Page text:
retransmit the January and February monthly tests.  
Accordingly, we find no basis to cancel or reduce the 
forfeiture associated with this violation.    

     9.   Section 73.1125(a) of the Rules requires FM 
stations to maintain a main studio.  ``A station must equip 
the main studio with production and transmission facilities 
that meet applicable standards, maintain continuous program 
transmission capability, and maintain a meaningful 
management and staff presence.''11  The Commission has 
defined a minimally acceptable ``meaningful presence'' as 
full-time managerial and full-time staff personnel.12  The 
guard shack/main studio at the time of inspection was 
staffed by a single guard.  Twenty-One Sound asserts in its 
response that the guard on duty during the inspection was 
the station manager.  However, when the agent questioned the 
guard, the guard stated, in the presence of the station 
owner, that he was not considered part of station 
management. The owner did not dispute contemporaneously the 
guard's statements.  Accordingly, we cannot rely upon 
Twenty-One Sound's assertion that the guard was the station 
manager without corroborating documentation.  Thus, we 
conclude Twenty-One Sound failed to maintain full-time 
managerial personnel.  Twenty-One Sound also claims that the 
guard could control the transmitter and originate 
programming from the main studio via the telephone, and it, 
therefore, equipped its main studio with production and 
transmission facilities that meet applicable standards.  No 
radio equipment of any kind, however, was located in the 
guard shack other than a telephone.  All of the station's 
equipment was located at the transmitter site.  Moreover, 
when asked if he could control the station transmitter, the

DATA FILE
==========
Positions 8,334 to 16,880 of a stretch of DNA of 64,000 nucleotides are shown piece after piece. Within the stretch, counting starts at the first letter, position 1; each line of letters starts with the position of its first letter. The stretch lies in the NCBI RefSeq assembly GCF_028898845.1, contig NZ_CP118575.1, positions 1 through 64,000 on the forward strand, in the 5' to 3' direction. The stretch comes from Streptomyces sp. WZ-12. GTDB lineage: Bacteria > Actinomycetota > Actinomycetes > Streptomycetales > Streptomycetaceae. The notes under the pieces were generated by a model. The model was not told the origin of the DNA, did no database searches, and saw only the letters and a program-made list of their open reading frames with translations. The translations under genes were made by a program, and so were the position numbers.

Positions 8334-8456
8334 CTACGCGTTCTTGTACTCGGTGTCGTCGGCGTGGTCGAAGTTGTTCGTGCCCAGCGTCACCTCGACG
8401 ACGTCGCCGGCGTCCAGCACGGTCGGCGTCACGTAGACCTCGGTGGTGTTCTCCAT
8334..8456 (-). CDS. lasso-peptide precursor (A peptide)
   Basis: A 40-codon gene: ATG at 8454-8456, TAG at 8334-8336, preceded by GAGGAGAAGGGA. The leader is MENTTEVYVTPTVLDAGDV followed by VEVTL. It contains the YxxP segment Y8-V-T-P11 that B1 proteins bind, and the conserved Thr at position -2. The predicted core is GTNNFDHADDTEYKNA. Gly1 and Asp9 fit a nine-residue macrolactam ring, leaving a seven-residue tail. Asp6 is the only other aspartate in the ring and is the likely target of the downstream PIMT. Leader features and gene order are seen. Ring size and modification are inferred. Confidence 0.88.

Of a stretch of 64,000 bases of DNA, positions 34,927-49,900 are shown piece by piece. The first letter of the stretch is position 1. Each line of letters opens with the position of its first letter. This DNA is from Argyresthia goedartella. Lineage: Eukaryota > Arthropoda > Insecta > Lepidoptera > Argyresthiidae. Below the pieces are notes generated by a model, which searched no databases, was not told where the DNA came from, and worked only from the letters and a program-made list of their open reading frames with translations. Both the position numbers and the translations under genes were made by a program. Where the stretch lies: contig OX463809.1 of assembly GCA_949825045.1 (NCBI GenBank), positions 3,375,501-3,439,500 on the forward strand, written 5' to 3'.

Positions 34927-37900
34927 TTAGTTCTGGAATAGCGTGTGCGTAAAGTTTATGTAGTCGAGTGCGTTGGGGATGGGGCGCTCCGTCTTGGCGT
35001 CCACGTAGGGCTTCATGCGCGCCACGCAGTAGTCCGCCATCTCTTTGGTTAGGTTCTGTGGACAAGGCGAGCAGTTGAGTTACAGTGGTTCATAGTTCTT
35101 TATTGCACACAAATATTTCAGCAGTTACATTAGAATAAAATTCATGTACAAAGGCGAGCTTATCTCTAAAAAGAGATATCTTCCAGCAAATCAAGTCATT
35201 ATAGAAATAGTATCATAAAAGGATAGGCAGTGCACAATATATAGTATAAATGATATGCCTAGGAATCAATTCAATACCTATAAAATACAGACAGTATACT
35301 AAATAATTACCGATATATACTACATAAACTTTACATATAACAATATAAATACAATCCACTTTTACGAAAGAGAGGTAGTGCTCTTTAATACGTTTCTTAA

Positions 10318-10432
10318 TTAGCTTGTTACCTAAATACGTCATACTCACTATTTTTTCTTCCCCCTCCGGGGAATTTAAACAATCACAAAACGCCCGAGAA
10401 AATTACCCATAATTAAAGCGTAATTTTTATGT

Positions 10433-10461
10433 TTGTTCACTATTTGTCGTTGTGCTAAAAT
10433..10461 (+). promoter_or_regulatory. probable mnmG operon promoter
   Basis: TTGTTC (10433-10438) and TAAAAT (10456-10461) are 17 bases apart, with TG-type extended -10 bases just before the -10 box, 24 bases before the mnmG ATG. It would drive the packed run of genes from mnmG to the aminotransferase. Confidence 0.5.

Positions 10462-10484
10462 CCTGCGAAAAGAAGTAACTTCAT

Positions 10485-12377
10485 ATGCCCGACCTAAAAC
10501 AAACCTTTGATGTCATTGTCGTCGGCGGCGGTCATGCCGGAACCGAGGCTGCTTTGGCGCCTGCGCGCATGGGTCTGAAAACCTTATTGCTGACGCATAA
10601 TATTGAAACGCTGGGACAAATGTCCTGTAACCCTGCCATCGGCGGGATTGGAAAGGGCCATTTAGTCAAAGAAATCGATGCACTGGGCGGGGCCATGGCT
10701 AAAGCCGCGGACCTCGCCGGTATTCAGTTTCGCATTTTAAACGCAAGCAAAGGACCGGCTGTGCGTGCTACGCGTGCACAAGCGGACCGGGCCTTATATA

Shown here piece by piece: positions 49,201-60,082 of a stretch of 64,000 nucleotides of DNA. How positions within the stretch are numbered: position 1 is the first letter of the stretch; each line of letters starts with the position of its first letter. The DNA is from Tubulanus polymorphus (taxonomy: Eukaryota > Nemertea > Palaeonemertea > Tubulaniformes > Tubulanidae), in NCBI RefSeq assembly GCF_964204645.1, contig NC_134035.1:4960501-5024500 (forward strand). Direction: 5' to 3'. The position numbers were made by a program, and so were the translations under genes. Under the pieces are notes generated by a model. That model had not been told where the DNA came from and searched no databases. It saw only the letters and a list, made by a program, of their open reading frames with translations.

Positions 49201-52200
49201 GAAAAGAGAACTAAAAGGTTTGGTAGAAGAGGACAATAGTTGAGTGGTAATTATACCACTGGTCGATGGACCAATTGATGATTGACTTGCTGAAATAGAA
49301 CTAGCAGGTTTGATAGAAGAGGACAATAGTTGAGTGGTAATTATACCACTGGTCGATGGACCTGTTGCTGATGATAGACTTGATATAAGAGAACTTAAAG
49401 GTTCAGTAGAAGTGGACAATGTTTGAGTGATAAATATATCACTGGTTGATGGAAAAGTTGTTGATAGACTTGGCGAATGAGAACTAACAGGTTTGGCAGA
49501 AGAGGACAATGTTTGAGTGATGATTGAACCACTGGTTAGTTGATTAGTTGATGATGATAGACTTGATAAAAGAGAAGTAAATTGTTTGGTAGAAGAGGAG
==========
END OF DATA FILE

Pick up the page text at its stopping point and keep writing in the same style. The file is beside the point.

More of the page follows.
only guard on duty stated explicitly that he could not 
control the transmitter from the guard shack.  Assuming 
agruendo that the guard did know how to control the 
transmitter from the guard shack, the guard still could not 
maintain continuous program transmission capability, because 
there was only one telephone line to the guard shack.  If 
the guard placed or received a phone call during his shift, 
he would not be able to control the transmitter or originate 
programming.  Therefore, we find that Twenty-One Sound 
failed to equip its main studio with production and 
transmission facilities that meet applicable standards and 
failed to maintain continuous program transmission 
capability.  

     10.  In addition, Twenty-One Sound questions the 
fairness of the main studio rules for lower power stations, 
because higher power stations have larger principal 
community contours and greater flexibility in locating their 
main studios.  The Commission has addressed this concern, 
however, by allowing stations to locate their main studios 
within either the station's community of license, at any 
location within the principal community contour of any AM, 
FM, or TV broadcast station licensed to the station's 
community of license, or within twenty-five miles from the 
reference coordinates of the center of its community of 
license.13  Thus, lower power stations and higher power 
stations serving the same community would have almost the 
same options in locating their main studios.  Twenty-One 
Sound also states that it has now obtained a new main studio 
for the station in Cuba, Missouri.  Licensees are expected 
to take prompt remedial action to comply with the Rules 
after being informed of a violation, so such action does not 
warrant a reduction in the forfeiture.14

     11.  Section 73.3526(a) of the Rules requires 
commercial broadcast stations to maintain for public 
inspection, a file containing materials listed in that 
section.15  The public inspection file is to be maintained 
at the main studio of the station16 and be available for 
public inspection during regular business hours.17  The 
Kansas City Office found that the station's public file was 
apparently unavailable to the public during normal business 
hours, because the guard on duty stated that he was the only 
guard to provide the public file to members of the public 
and that the other guards were supposed to call him if 
anyone came by between 9 A.M. and 3 P.M.18  The Kansas City 
Office also concluded that it would  be very difficult for